As Ovi nears PP goal record, Dave Andreychuk knew 'it was a matter of time' originally appeared on NBC Sports Washington
When Dave Andreychuk hung up the skates in 2006, he did so with the most power play goals of all time. Now Alex Ovechkin stands to break that record and Andreychuk is not surprised in the least.
Andreychuk admitted he would follow current players to see how close they were getting to his record. But even several years ago, he began to realize that Ovechkin was going to pass him.
“I just knew it was a matter of time before that happened,” Andreychuk told reporters this week. “And he was quite a ways away to be honest with you, but I know the consistency in his game. We know that that’s a big part of who he is is that power play. If he continued to stay healthy and wanted to play, he was eventually going to go by me.”
Ovechkin currently has 271 power play goals, three shy of Andreychuk’s record of 274. The question is no longer if Ovechkin can pass Andreychuk, but when?
Ovechkin has been able to rack up the power play goals largely from “the office,” when he sets up in the faceoff circle and waits to be set-up for the one-timer.
With all the coaching and game-planning that every team does to prepare to play, Ovechkin’s one-timer has become one of the most dominant plays in sports. It is one of those rare feats that everyone knows is coming, but seemingly no one can stop it.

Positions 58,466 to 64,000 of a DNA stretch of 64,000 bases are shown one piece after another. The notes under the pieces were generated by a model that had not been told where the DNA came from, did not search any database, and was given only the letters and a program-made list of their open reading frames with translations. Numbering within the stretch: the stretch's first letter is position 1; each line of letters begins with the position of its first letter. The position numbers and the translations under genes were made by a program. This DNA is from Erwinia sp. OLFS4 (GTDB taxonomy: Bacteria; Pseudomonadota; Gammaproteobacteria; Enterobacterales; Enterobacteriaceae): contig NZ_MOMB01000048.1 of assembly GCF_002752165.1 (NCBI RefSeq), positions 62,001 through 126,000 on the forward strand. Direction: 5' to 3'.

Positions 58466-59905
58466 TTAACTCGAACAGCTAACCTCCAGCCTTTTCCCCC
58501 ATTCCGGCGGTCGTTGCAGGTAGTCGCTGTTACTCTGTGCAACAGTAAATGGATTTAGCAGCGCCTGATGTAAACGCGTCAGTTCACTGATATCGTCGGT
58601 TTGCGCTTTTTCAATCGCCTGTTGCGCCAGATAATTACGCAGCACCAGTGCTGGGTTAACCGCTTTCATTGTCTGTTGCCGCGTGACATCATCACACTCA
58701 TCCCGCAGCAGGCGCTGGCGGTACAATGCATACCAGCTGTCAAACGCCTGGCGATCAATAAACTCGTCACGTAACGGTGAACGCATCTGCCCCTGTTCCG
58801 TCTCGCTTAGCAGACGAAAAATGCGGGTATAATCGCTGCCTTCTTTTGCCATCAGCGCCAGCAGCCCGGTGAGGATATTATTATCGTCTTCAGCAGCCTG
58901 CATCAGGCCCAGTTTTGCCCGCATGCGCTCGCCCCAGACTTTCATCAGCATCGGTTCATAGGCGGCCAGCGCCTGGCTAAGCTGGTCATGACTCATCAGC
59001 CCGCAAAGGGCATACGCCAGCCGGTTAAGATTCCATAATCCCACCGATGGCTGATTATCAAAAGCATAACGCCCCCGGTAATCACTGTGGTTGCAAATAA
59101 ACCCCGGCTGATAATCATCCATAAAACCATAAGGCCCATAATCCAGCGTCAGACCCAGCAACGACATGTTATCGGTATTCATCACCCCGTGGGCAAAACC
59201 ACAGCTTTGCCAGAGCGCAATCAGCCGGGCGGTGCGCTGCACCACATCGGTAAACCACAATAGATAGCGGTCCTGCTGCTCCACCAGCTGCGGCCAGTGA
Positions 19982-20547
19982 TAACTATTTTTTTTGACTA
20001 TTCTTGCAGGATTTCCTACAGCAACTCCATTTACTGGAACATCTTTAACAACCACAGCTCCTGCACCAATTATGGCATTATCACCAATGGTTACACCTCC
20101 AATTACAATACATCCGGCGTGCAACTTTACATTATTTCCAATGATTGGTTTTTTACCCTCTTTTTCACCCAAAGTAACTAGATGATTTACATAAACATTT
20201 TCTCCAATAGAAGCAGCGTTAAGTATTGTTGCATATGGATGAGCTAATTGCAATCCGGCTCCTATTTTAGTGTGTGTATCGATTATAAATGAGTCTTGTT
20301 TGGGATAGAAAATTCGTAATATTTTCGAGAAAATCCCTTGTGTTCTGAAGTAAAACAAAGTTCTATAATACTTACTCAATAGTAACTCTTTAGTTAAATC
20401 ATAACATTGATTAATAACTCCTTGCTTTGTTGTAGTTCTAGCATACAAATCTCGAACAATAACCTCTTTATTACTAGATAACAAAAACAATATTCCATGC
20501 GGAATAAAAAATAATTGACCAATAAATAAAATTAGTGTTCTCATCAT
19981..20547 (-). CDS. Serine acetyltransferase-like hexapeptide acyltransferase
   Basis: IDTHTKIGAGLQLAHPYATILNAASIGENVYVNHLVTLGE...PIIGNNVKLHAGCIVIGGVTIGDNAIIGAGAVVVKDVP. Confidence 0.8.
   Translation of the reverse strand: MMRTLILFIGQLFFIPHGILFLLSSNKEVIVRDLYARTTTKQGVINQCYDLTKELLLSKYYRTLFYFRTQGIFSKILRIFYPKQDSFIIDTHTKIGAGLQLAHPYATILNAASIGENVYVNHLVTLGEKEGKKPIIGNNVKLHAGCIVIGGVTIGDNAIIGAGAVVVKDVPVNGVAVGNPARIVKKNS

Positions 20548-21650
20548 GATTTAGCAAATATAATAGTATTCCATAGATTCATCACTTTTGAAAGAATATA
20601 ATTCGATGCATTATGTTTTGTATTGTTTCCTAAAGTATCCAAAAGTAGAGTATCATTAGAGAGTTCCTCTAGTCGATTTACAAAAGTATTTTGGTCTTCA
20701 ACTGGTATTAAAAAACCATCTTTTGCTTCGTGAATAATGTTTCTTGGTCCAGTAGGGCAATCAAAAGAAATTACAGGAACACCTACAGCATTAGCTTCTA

The fact that Ovechkin has been able to dominate with that play for so long is a testament to his skill and consistency.
“I would also want to say, it’s not only that one spot that he scores goals,” Andreychuk said. “He scores goals in a whole bunch of places. Yes, that’s his patented shot, but, just like the other night, he scored a goal on a rebound in front of the net. I will want to say that this guy is a special talent and all of us that have been watching him over the years, we understand that. He’s the total package.”
Ovechkin’s pursuit of the power play goal record has brought with it inevitable comparisons between him and Andreychuk. In watching him play, however, Andreychuk said he does not see many similarities between him and the Great 8.
“I think I got one one-timer in my career out of the 600-and-something goals,” Andreychuk said. “Totally different, opposites. I’ve been watching the telecast for a few weeks now and there’s been some references to my style. A lot of them have talked about it was a different game, a different style. I was primarily six feet in front of the net and that’s where it came from. I got good players to shoot at me, I got good players to pass to me.”
Andreychuk acknowledged that it is much harder to score in the league today than it was during his career.
And yet, even with better goaltending, with better game-planning, with better coaching, with better equipment, with better training, still no one can find a way to stop Ovechkin.
“When you put that kind of talent together — the speed, the strength, the desire, the competitiveness and talent — a lot of things are going to get done,” Andreychuk said. “We all know it’s coming and nobody can stop it.”
It’s that consistency that now has Andreychuk just waiting for the day he no longer sits atop the record book.
“When that day comes, I had a good run,” Andreychuk said. “It’s been a while, it’s been fun, and to be put in that same class as Phil Esposito and Brett Hull and now Alex Ovechkin, I’m so very honored.”